While it may be old news now, the existence of a mid-engined Corvette took over four decades to come to fruition. The brainchildren of Zora Arkus Duntov, the mid-engined Corvette concepts of yore underwent a number of transformations in development. The most extreme of these concept vehicles was the XP-895 Aerovette, which carried a four-rotor Wankel rotary engine. Now, Michigan-based YouTuber Rob Dahm plans to recreate this rotary-powered sports car with an all new C8 Corvette.
Dahm is no stranger to rotary powered vehicles, having built one of the most extreme RX7’s the world has ever seen, complete with a turbocharged four-rotor setup and all-wheel drive. More recently, Dahm pulled the small-block V8 out of a C5 Corvette and replaced it with a two-rotor setup of its own. It is fair to say then that he is the perfect candidate to build a modern interpretation of the XP-895 Aerovette.
First shown to the world during 1973, the XP-895 Aerovette was an evolution of Duntov’s earlier XP-882 concept from the late 1960’s. While the earlier prototype carried a mid-mounted V8, the XP-895 utilized two of the Chevrolet Vega’s two-rotor engines stuck together. The end result was a 420 horsepower four-rotor engine wrapped in some rather incredible sheet metal. The project was eventually cancelled as the oil crisis of the 1970’s intensified, due in no small part to the inefficiency of rotary engines.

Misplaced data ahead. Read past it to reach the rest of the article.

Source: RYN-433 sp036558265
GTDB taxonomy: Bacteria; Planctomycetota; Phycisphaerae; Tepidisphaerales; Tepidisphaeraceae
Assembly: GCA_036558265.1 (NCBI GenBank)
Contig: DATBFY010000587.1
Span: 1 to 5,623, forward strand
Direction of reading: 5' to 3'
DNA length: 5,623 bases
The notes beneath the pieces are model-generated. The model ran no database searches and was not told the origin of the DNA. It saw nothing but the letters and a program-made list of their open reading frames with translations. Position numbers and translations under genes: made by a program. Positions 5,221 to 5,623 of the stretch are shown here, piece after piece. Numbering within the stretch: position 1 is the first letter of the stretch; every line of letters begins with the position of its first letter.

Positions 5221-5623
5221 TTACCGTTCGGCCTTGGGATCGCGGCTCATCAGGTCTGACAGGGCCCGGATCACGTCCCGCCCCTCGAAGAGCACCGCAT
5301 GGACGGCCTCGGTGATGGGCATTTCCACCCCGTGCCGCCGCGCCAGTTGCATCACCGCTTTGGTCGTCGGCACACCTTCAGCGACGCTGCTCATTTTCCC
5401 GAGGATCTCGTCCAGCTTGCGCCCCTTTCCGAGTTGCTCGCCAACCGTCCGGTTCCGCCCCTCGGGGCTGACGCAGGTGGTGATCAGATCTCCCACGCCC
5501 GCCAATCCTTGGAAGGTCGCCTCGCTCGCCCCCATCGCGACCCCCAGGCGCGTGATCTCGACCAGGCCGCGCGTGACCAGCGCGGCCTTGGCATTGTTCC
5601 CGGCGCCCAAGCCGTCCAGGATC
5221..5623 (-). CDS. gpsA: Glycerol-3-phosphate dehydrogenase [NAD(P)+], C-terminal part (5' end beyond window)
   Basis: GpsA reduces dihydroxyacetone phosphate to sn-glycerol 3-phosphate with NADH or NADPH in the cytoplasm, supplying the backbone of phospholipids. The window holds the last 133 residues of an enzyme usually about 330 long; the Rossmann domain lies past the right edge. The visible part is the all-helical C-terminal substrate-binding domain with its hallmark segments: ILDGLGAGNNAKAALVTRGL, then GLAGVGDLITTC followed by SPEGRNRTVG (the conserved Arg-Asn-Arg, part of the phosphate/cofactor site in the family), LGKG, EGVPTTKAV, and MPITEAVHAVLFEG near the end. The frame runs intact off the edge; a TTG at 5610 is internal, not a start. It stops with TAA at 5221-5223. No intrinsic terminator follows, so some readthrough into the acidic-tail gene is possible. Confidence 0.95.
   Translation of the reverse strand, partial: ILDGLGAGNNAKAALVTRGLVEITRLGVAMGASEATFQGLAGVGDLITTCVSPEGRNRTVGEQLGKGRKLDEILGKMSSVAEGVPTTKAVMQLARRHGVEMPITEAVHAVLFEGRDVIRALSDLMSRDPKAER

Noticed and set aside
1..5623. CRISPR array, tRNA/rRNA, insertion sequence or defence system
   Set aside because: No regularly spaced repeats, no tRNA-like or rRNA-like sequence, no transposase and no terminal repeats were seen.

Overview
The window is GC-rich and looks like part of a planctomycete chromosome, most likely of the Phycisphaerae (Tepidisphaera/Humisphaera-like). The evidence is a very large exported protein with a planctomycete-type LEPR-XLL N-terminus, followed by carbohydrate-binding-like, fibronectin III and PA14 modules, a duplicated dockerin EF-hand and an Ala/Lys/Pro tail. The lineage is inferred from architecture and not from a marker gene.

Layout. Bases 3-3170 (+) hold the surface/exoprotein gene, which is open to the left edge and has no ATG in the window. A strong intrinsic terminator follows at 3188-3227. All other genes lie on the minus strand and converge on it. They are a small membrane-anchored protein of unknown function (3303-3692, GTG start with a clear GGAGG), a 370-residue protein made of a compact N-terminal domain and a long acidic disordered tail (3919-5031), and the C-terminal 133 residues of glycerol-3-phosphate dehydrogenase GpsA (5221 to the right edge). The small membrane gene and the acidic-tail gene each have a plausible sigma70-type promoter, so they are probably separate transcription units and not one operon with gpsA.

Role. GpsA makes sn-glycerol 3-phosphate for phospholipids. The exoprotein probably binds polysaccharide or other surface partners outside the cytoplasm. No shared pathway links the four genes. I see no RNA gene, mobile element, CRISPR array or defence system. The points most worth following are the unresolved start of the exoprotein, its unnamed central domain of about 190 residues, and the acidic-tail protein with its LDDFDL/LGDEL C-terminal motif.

The idea of a rotary powered Corvette is clearly not a new one, but that is all the more reason for Dahm to complete this wild project. A combination of his love for the Wankel engine and Chevrolet’s own history, this C8 Aerovette project is sure to be a good one. The one thing that Dahm seems to be missing right now is a C8 Corvette to tear apart, which is no surprise considering the mess of a year that the C8 had from a production standpoint.
A rotary engine swap otherwise stands as the least believable ambition of any aftermarket C8 Corvette venture.
It might be able to physically happen, like how Hennessey bolted a few turbos onto a completely untuned LT2 V8 engine just to call it the “world’s first,” but any reality of it being fit for sale is just not the case. The cybersecurity and software programming of the C8 is simply too fortified for tuners to do much of anything to it. Removing the engine simply won’t remove this problem.
We’re sure Dahm will discover a few things along the way while tearing out the LT2 from the back of a C8, but we will continue to do what we’ve done for the past year when we hear about people wanting to tune the C8. We’re calling the bluff.